3 Must-Know Insights on Kenya, Football and the FIFA World Cup

 

Kenya is not one of the first 10 countries that come to mind when you think of a top class footbball team. It didn't qualify for this year's World Cup in Brazil. In fact, Kenya has never qualified to the FIFA World Cup. Rather, Kenya is well known for its world class rugby sevens squad and elite long distance runners.

Yet, many Kenyans still come together to watch or play the beautiful game. The love for the world's most popular sport is definitely evident all over Kenya.

Whether in rural or urban roads, you can spot a matatu, bus, 'boda boda' (motorbike), bicycle or tuk tuk decorated with football related motifs. I've been in buses that were completely covered, inside and out, in football club crests, colors, and images of players.

Here are three key insights about Kenyans, football and the FIFA World Cup I gathered from Moses (a Kenyan friend, avid Chelsea F.C. supporter and Kiva Coordinator at Milango) and from living in Kenya for 8 months.

 

Do Kenyans really like to watch football more than athletics or rugby?

Regardless of income level, Kenyans will spend their hard earned money to watch a their favorite football team. The English Premier League is the most watched league here. This video is an accurate anecdote of the effort some go through just to enjoy a match :

 

Many people don't have cable at home they gather at “stadiums”, local pubs that only screen football matches and charge an entry fee. The combination of passion and 'Tusker' lagers cause football-crazed crowds to forget about their economic or personal problems for 90 minutes as they share in the heart-stopping anticipation of a goal.

As my friend Moses puts it, “The hype, the talking, the analysis... the results, the joy and disappointments is what we look for in a match....The uncertainty about the match gives you a reason to watch it...the fact that we support different teams lights up the office...”. I've yet to see this many people behave this way for rugby or athletics.


Does poverty prevent Kenyans from enjoying football?

Kenyan ingenuity and resilience is not just exemplified in the many startups and accelerators but also through its football-playing children. Despite not having the means to purchase manufactured balls, goals or boots many children focus on what they do have in order to experience the joy of playing football.
 

Orlando, Chicome.
 

Children make their own balls and goal posts out of almost anything they can find. Jessica Hilltout captured similar scenes I've witnessed throughout urban and rural Kenya. She does a magnificent job recording the makeshift balls, goals and even boots that children make around Africa. Its almost as if she records the creativity and resilience of children despite challenging environments.


Taolagnaro, Madagascar.

Even my friend Moses, currently a MBA candidate at the University of Nairobi, recounts how he had a similar experience: I grew up in western [Kenya]. I did not have access to toys like modern children. But we made our own toys and I found football being played. I personally played football in rugged grassless fields upcountry barefoot. Everybody did that...”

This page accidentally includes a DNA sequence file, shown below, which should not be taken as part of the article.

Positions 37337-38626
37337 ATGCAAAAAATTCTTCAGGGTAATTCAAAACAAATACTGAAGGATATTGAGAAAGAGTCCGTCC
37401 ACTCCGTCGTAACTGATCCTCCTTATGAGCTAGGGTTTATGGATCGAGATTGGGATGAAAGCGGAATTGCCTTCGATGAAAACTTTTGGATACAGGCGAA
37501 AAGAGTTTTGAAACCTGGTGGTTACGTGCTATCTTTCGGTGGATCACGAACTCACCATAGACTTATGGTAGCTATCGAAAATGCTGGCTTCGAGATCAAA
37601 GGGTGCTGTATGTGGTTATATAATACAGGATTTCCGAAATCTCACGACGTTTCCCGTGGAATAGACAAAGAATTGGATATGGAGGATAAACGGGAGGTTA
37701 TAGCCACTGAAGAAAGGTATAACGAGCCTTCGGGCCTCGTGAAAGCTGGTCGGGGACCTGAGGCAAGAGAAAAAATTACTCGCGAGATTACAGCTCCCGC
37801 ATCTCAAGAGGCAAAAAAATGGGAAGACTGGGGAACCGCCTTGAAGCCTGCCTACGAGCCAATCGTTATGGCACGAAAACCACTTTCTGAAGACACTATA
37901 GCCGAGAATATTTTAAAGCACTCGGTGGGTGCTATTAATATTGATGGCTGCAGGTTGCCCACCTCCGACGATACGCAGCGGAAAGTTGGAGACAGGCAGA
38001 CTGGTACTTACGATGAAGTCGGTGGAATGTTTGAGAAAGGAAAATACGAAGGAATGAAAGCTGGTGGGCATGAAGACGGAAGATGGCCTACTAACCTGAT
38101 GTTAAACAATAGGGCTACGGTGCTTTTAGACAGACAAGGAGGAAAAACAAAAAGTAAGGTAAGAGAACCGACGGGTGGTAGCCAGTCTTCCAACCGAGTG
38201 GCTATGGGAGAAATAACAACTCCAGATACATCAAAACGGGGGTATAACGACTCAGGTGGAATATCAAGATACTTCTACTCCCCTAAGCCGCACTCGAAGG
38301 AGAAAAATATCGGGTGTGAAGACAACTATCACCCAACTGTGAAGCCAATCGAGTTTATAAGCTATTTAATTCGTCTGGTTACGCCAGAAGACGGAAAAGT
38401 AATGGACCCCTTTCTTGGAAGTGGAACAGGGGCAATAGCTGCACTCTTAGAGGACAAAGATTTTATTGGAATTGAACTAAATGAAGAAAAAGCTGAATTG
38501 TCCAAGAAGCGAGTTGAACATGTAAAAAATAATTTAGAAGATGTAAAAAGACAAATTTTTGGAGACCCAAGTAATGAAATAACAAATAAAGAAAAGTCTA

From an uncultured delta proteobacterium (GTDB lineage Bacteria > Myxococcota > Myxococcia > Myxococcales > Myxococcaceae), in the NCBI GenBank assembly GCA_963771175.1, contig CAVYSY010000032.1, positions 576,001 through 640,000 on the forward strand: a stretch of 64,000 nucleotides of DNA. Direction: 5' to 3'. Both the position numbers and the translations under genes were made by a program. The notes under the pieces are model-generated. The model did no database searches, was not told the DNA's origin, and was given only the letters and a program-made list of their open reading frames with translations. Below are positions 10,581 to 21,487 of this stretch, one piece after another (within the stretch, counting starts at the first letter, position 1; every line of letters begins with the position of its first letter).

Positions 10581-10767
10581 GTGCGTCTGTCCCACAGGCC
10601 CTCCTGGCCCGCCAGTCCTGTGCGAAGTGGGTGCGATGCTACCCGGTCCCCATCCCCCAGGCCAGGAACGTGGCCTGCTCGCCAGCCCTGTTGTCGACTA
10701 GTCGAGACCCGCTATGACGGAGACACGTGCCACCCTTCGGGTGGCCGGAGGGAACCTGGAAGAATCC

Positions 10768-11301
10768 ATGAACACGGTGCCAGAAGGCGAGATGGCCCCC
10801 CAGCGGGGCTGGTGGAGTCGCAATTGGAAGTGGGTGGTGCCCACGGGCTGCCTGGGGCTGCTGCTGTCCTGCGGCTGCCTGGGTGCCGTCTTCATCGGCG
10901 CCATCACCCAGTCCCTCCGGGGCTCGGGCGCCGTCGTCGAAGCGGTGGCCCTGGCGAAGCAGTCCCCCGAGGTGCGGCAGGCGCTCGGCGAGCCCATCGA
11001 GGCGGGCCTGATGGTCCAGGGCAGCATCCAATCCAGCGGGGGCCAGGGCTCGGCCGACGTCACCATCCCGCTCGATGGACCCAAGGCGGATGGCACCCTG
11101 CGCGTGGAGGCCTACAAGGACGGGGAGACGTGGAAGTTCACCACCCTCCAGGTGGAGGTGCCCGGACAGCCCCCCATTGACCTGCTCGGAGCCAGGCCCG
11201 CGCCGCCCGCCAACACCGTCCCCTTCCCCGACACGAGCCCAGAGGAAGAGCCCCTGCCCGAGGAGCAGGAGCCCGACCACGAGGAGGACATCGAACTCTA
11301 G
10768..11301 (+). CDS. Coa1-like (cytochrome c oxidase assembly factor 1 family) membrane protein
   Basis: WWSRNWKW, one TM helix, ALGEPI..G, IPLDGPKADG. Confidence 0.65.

Ok, Kenyans love football... but Kenya's not the FIFA World Cup?

Why are Kenyans in love with a sport they are not competitive in? When I asked Moses he candidly stated:  “although our national team has not qualified [for the FIFA World Cup] we still find other teams that we support and forget our own inability...We accept we are not as good as others and then find affiliations to teams we feel to support hoping that someday our own teams will rise up and make us proud.

The shared experience and passion for the game seems to draw Kenyans to the sport even though their country isn't represented.

Another reason may also be that football helps people put aside their ethnic differences temporarily. Moses recalls that afternoon matches in his community were “... the only event among communities where I lived that united people.” Through football, children can imagine they are in another world:

.

Even adult supporters can feel connected to strangers as they passionately support a club or country based in another continent. This adult does.

This June and July, expect the powerful passion and delightful dreams of Kenyans from all social and ethnic categories to be focused on the FIFA World Cup.


Image Credit: Jessica Hilltout, Reuters 

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David was raised in southern California very near to the Mexican border, which allowed him to grow up with an appreciation of multiple cultures and perspectives. Los Angeles is his second home after attending UCLA and working for a stock research company as a consultant. During David’s time at the University of California, Los Angeles, his interest in global affairs, traveling, foreign cultures and international development grew significantly, albeit without clear focus on what to do with that interest. As a consultant, he was able to grow his investing knowledge, become more interested in financial services and innovative technology. David decided to combine his interest in international development and financial services and pursue microfinance. This lead him to diligently study microfinance and volunteer as a Young Ambassador for Opportunity through Opportunity International. David hopes his experience as a Kiva Fellow will be just the beginning of a long career in microfinance.